Women: An Interview with Chloe Caldwell

Andrew Duncan Worthington


As you read Women by Chloe Caldwell, you are swept in very closely next to a voice telling its story, but it doesn’t feel dirty or a violation of privacy or voyeuristic. The voice really wants you to read it, to care, and to continue reading it. I found it to be one of the most tightly-written, deeply personal books I have read in years. Despite the way that it feels like it’s non-fiction–as it may well be–it also feels weird, with a sense of play. It took me over a month to finish it because I kept wanting to savor it, and I did.

Caldwell’s novella is out on Short Flight / Long Drive Books, a publisher based in Ann Arbor and run by Elizabeth Ellen, an author of similar style and skill. Much like Chelsea Martin’s Even Though I Don’t Miss You, another book from that press, Women has a stripped down, bare bones feeling. And yet, there is  sense of the universal at work, from the very cover with it’s simply presented title. The scope almost simultaneously feels detached and up-close. I already used the word “personal”, but this is me using it again.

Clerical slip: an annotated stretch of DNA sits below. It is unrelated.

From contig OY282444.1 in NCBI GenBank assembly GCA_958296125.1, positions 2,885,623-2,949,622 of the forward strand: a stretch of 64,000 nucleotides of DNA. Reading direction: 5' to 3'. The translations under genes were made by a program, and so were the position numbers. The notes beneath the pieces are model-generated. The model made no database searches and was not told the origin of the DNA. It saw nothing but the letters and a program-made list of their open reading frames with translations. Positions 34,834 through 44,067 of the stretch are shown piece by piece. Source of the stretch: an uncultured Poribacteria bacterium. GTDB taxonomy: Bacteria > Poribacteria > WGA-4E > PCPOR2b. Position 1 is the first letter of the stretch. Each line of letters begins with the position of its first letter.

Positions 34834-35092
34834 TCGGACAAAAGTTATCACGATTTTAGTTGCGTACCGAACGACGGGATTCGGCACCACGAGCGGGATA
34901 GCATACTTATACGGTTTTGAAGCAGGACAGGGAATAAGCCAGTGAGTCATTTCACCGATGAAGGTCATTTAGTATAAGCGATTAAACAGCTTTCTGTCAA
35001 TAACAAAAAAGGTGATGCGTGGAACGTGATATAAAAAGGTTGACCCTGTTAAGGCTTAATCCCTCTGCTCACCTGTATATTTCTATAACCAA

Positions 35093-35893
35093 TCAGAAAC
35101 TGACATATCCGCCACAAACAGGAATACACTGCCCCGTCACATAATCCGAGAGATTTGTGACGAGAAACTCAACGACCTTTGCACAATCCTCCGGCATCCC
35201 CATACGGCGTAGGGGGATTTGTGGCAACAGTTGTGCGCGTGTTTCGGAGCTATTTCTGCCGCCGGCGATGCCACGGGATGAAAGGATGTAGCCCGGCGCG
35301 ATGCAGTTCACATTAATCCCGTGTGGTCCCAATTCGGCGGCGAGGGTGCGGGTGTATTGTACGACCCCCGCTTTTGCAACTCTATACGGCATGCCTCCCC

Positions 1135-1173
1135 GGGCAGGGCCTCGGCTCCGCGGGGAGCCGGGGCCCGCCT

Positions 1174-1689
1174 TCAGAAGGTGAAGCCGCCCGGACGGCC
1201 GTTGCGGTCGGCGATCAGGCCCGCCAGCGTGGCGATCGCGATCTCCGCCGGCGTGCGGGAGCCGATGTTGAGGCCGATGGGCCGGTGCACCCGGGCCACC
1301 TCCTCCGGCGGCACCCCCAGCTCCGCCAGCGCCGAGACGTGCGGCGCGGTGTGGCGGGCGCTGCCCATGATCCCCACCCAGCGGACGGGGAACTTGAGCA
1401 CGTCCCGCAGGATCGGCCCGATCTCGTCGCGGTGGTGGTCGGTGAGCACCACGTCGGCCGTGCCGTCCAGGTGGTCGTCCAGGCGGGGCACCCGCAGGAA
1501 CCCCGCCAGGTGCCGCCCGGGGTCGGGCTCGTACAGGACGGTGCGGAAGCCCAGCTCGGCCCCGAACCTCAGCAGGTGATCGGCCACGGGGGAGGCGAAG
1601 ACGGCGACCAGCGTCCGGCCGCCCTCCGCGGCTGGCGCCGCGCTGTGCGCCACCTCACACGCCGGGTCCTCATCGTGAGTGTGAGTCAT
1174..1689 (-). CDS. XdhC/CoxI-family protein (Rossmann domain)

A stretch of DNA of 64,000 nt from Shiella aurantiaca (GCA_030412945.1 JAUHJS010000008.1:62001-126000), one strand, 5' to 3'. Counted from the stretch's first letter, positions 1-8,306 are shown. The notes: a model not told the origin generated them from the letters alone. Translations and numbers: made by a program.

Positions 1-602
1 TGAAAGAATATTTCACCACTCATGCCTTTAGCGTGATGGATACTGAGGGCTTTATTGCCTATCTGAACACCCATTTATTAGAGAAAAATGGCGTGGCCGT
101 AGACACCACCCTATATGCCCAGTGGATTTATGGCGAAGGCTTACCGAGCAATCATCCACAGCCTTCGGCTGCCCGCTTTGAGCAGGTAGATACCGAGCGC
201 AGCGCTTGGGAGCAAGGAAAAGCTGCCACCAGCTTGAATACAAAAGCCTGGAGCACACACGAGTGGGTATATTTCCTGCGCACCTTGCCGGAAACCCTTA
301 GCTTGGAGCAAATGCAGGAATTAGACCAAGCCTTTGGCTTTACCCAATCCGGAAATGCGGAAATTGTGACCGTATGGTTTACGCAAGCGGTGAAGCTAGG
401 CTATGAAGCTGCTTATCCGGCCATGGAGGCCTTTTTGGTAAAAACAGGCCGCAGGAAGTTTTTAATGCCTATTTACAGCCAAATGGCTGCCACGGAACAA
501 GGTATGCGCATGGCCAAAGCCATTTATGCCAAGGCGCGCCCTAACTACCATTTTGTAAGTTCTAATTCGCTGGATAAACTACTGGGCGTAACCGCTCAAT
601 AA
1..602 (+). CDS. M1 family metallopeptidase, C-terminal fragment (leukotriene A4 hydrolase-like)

I asked Chloe some questions about her book and other topics. She responded, and those responses are below…

What first made you want to write?

It was fun, and it helped me to feel alive. I was documenting every second of my life while sitting on the subway in my journal, and I kept going with it, because it brought me pleasure. I worked for a jewelry designer in the west village and she knew how much I loved writing, so she helped me pay for classes at Gotham, and bought me a computer for my twenty-­first birthday. Then I was hooked.


Describe the moment when you knew this book was done. 

You just know. There’s not really a word for it. I still don’t think it’s done. Rather, I think it could have been fifty pages shorter or fifty pages longer. But sometimes I think of scenes I deleted and forgot to put back in or I think of something that would have been funny and it drives me crazy! Oh, well. And I think 150 pages was sort of our end goal. I don’t remember the moment, I wish I did.

It took me one year. I began writing the book half­heartedly in late summer of 2013 and finished summer 2014.


Were there any models you used as inspiration?